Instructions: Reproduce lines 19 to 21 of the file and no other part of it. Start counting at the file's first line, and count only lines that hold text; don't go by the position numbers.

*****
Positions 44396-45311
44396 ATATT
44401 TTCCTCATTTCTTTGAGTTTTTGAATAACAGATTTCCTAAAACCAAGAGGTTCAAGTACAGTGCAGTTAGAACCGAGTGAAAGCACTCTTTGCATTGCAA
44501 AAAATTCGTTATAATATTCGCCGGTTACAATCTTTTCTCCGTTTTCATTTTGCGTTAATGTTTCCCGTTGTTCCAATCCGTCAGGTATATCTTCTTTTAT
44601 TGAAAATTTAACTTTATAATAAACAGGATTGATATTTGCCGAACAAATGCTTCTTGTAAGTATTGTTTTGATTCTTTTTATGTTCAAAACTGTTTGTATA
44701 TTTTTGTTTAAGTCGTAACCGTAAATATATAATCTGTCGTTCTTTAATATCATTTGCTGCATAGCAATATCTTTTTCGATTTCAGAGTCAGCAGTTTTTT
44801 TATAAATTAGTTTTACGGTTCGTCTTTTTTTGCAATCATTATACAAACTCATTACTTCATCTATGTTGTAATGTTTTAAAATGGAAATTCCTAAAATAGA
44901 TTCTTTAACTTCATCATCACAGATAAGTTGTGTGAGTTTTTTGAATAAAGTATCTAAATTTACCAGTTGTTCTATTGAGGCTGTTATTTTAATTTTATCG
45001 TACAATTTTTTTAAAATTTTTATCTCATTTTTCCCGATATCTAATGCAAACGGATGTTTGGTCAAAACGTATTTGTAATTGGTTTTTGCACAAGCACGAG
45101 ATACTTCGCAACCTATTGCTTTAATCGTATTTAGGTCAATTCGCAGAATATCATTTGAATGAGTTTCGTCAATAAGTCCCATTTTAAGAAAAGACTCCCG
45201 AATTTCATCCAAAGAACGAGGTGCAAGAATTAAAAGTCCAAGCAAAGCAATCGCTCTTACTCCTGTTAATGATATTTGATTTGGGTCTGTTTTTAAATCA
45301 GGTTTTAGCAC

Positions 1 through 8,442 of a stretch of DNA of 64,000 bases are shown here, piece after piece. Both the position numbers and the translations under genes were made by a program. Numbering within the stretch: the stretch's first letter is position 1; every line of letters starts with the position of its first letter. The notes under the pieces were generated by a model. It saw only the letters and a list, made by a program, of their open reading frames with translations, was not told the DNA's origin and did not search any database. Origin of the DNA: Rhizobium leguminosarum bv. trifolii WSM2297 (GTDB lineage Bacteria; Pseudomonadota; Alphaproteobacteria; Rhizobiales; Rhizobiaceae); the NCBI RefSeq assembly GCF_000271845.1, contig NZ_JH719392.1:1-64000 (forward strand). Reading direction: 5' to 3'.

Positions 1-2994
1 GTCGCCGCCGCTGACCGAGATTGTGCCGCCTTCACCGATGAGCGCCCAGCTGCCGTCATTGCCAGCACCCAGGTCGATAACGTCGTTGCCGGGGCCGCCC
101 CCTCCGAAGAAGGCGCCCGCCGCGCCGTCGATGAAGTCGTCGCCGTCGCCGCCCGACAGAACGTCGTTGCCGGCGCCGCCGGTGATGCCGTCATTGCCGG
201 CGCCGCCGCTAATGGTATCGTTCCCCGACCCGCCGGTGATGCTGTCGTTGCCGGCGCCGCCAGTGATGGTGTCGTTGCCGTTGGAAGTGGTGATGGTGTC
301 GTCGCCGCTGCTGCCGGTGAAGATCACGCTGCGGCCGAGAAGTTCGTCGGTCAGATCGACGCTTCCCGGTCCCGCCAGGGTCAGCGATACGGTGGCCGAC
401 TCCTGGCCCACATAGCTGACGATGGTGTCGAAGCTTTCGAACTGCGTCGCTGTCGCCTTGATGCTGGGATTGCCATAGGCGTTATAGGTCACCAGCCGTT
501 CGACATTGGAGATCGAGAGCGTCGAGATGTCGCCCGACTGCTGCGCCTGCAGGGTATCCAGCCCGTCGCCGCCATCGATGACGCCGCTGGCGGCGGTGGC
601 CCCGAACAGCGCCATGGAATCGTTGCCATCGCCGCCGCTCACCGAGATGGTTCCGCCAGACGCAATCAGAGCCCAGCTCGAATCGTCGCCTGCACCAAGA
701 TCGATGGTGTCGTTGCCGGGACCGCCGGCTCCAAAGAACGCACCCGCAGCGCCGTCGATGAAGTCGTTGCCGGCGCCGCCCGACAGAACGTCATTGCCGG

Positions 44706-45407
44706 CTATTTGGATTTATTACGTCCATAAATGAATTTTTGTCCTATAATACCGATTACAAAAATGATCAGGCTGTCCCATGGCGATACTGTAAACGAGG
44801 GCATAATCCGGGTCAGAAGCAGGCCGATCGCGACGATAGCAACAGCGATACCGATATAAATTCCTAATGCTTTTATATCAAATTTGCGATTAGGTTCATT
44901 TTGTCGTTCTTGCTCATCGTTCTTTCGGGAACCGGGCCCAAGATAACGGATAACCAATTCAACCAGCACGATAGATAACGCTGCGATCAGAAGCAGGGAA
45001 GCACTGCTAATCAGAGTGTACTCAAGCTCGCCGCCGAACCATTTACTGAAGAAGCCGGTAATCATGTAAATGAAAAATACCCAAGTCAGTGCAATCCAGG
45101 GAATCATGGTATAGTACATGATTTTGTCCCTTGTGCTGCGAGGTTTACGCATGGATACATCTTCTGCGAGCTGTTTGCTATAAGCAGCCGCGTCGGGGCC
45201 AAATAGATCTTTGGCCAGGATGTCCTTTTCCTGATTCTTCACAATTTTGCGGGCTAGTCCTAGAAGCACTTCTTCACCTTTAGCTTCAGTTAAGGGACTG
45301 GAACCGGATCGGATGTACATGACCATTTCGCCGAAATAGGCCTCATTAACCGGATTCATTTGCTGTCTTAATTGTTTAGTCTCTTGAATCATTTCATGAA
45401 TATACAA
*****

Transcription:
401 TCCTGGCCCACATAGCTGACGATGGTGTCGAAGCTTTCGAACTGCGTCGCTGTCGCCTTGATGCTGGGATTGCCATAGGCGTTATAGGTCACCAGCCGTT
501 CGACATTGGAGATCGAGAGCGTCGAGATGTCGCCCGACTGCTGCGCCTGCAGGGTATCCAGCCCGTCGCCGCCATCGATGACGCCGCTGGCGGCGGTGGC
601 CCCGAACAGCGCCATGGAATCGTTGCCATCGCCGCCGCTCACCGAGATGGTTCCGCCAGACGCAATCAGAGCCCAGCTCGAATCGTCGCCTGCACCAAGA